CLEVELAND – There is no further debate or decision to come. There is still anger and disbelief, but also the excitement that accompanies the change.
The Cleveland Indians are about to be part of history.
On Monday, one of the founding members of the American League will play their last home game of 2021, as well as their last at Progressive Field as the Indians, the team’s name since 1915, when “Shoeless” Joe Jackson was the right of departure fell on opening day. .
Much more than the lineup of a rain against the Kansa City Royals, the home final will mean the end of an era and the start of a new chapter for the team, which will be called the Cleveland Guardians next season. .
It will take some getting used to. Indians are all residents of Cleveland.
“I’m not a gamer,” longtime radio host Tom Hamilton said as he reflected on what lies ahead. “But I have to guess how many times we’ll say Indians make a million.”
After Oct. Season 3 finale in Texas and with no playoffs for a team that hasn’t won the World Series since 1948, there will be a transition period before the Indians – a name deemed racist by some – are dropped and The Guardians appear on new uniforms with logos that were unveiled in July to mixed reviews.
At some point, Guardians merchandise will go on sale and the massive ‘Indians’ script logo crowning the stadium’s huge left-field scorecard will be removed, a moment many Clevelanders never imagined possible.
And while the Indians’ end has been known for some time, it still seemed to sneak up on some fans.
“It hit us a little bit when we walked in,” said Kathy Wainwright of Elyria, Ohio, as she and her husband, Mark, had a bite and a few pre-game beers before the Indians did. welcome the Royals.
Before entering the stadium, the couple walked to the corner of Ontario Street and Carnegie Avenue to take a photo of the entrance to the home plate where a lighted “Indians” sign greets fans.
“I knew this was the last time I could see it that way,” Mark said.
The team is not planning any ceremony to honor the Indians’ final performance at home. Unfortunately for many Cleveland fans, this is happening at the same time as the Browns host the Chicago Bears just a mile away at FirstEnergy Stadium.
The Indians’ last home game was another tricky line to walk for the club, whose decision to change their name drew sharp criticism from fans who felt the team had caved in to a small vocal minority. .
Others thought it was long overdue, and probably should have happened when the team ditched the controversial Chef Wahoo logo a few years ago.
The name change became inevitable last year when owner Paul Dolan announced plans to examine Indian use after being moved by the social unrest that swept America over the murder of George Floyd. in Minneapolis.
Cleveland’s steps towards change don’t really matter at this point. There is no going back. It happens.
For Sandy Alomar Jr., the end is conflicting.
Six-time All-Star catcher and current Cleveland first baseman, Alomar has a personal attachment to Indians, the name he has worn on his chest for 23 seasons – 11 as a player, 12 as a coach.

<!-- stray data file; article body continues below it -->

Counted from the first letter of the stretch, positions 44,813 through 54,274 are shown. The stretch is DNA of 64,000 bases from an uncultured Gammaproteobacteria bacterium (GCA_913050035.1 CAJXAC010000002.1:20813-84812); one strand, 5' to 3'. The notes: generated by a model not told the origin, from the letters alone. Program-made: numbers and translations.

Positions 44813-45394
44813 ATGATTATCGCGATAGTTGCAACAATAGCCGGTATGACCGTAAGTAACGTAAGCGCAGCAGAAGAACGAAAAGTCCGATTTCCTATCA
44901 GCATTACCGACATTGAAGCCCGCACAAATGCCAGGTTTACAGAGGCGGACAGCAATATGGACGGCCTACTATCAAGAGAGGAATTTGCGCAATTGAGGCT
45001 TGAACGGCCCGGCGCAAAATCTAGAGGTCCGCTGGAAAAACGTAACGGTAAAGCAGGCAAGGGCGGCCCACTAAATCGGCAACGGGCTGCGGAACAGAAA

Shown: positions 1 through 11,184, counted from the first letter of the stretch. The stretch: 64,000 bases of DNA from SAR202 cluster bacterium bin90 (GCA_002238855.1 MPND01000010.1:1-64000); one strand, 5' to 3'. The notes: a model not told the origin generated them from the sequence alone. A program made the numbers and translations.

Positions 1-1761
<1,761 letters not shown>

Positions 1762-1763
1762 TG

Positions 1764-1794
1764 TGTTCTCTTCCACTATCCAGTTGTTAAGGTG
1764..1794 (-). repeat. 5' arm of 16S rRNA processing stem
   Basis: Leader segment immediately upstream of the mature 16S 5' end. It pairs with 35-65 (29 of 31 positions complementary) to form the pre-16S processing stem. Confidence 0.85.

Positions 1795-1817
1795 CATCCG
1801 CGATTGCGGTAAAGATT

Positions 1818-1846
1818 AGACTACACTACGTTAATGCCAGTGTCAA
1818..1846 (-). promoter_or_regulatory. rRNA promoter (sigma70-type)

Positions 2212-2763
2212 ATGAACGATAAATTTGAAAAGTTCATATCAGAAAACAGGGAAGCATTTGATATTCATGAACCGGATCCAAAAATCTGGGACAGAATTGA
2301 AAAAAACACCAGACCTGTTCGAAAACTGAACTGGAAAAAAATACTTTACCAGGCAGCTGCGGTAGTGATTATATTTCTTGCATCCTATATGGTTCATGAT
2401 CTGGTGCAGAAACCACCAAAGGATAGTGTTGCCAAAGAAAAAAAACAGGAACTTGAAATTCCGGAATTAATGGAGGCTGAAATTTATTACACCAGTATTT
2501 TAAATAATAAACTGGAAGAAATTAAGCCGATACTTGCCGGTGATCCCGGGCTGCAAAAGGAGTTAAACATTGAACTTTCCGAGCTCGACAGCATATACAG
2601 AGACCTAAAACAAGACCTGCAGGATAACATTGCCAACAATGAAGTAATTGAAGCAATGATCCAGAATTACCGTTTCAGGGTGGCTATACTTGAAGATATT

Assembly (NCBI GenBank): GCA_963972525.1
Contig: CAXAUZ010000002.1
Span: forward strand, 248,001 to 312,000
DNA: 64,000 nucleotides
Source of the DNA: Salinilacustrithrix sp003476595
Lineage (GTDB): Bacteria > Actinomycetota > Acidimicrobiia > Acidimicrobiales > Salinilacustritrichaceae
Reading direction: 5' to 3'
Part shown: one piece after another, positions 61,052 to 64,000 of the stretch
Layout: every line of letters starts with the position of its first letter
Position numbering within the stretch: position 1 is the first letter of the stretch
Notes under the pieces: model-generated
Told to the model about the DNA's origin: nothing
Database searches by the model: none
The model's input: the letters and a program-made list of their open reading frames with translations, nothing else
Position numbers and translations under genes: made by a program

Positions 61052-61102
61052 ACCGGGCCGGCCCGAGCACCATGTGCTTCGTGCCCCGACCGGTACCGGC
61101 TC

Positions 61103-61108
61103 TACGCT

He respects the team’s decision and understands the logic behind the change, but that doesn’t make it easy for him.
“It’s an emotional time for me,” he said. “All I know is to be a Cleveland Indian. I am an Indian forever. “
Alomar was a driving force behind the mighty Cleveland teams in the 1990s, when after leaving their lakeside stadium, the Indians went from underdog to dominant and won five straight division titles.
“These moments are irreplaceable so I guess it won’t hit me as hard as when I have to wear the new uniform,” said Alomar, who plans to keep the one he wears in the last game of this season as a souvenir. .
“I can’t wash that one,” he said. “I’ll just take him home as he is.”
Hamilton, who called his Indians game debut in 1990, isn’t sure what kind of reaction to expect from Cleveland fans on Monday. He believes the name change will have a bigger impact next season – when the Indians don’t take the field.
“I think it will be a bigger deal on opening day, the home opener,” he said. “The first game won’t be in Kansas City as the Guardians, it will be here. It’s going to be more interesting. “
Before the summer wore off completely, Don and Julie MacDonald of Fairview Park, Ohio took one last family trip to the ballpark this week. It was their son Josh’s 10th birthday, and they made sure to purchase some new Indian merchandise, at least until the Guardians were available.
As his kids ate slices of pizza along a railing in the right corner of the field, MacDonald reflected on how things might be different in the future, and how they might stay the same.
The Indians could have a new name. Their fans don’t change.
“It’s going to be hard not to say Indian for a while,” he said. “It’s been so natural for so long and I don’t see Chief Wahoo leaving anytime soon. There are still so many fans wearing it. The name could be Guardians, but I think people will always say Indians.”
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